For example, not long ago, there was less restriction in processing the personal data of Indonesian citizens. One of the reasons was the lack of regulations. As a result, a company could do many things with the personal data of Indonesians. However, as the laws and regulations on privacy develop, the government started to introduce regulations which restrict or limit the way a company can process such personal data. There are now requirements on data localisation, consent, etc. Companies need to monitor these developments so that they can more swiftly respond every time changes are introduced by new regulations.
ABLI: We understand that the long-anticipated personal data protection act in Indonesia is entering its final leg of finalisation. As we are nearing the end of 2021, what will your “Christmas wish-list” be for this upcoming legislation?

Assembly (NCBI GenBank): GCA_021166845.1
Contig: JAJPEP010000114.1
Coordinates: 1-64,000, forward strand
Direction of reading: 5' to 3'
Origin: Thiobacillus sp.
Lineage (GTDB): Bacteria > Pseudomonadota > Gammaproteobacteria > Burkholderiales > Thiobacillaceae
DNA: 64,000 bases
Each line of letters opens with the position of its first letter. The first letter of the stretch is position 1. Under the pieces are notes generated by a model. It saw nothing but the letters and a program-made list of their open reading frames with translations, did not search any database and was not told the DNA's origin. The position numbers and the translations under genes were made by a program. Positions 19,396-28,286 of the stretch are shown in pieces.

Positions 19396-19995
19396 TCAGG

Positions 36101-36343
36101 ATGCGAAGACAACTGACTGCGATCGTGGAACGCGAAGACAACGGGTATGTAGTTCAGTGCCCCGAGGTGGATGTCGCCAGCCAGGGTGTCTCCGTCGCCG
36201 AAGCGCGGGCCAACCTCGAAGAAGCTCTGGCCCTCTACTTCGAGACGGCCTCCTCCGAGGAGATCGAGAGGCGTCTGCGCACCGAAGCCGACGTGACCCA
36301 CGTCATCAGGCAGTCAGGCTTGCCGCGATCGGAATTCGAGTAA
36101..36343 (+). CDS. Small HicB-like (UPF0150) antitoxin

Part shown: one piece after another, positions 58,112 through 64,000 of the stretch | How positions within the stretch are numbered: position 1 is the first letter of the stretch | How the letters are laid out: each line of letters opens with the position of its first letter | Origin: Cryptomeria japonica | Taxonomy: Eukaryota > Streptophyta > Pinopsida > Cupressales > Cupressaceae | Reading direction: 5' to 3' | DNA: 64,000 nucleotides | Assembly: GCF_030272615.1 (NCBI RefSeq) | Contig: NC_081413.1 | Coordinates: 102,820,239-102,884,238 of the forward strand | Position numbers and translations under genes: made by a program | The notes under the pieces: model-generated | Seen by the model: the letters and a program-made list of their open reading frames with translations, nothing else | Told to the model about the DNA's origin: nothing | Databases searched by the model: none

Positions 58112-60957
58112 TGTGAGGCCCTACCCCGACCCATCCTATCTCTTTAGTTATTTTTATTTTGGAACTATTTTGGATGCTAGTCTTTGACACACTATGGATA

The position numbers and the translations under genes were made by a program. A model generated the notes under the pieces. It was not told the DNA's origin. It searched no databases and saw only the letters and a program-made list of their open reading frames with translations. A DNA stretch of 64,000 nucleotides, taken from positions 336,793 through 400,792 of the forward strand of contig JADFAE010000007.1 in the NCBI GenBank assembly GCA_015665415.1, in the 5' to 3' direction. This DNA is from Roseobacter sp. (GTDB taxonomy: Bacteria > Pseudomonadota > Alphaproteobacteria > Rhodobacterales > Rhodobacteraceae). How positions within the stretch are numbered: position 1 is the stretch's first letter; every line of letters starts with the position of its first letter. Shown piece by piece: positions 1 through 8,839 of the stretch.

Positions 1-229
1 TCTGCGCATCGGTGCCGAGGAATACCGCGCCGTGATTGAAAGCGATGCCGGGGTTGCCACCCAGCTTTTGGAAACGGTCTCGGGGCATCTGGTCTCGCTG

DK: Like everybody else, I wish the personal data protection bill will be finally passed this year (note: the interview was conducted in December 2021). Public pressure has never been greater. Breaches of personal data happen significantly more often today than they did just a few years ago. The government and the parliament are halfway through in finalising the law. So, I think the momentum is definitely there. I also learnt that the two institutions are close to reaching a consensus on the personal data protection act and are committed to passing the law this year. Hopefully this turns out to be the case and we can have our very first personal data protection law soon.
Danny will be speaking at a webinar organised by ABLI on 19 January 2022 to discuss the upcoming personal data protection law in Indonesia. Together with his co-speaker Eugene Ho, Partner and Co-Head of Cybersecurity & Data Protection Practice of Allen & Gledhill, Danny will walk the audience through some key provisions and concepts of the proposed new legislation in Indonesia and how the new law may affect businesses.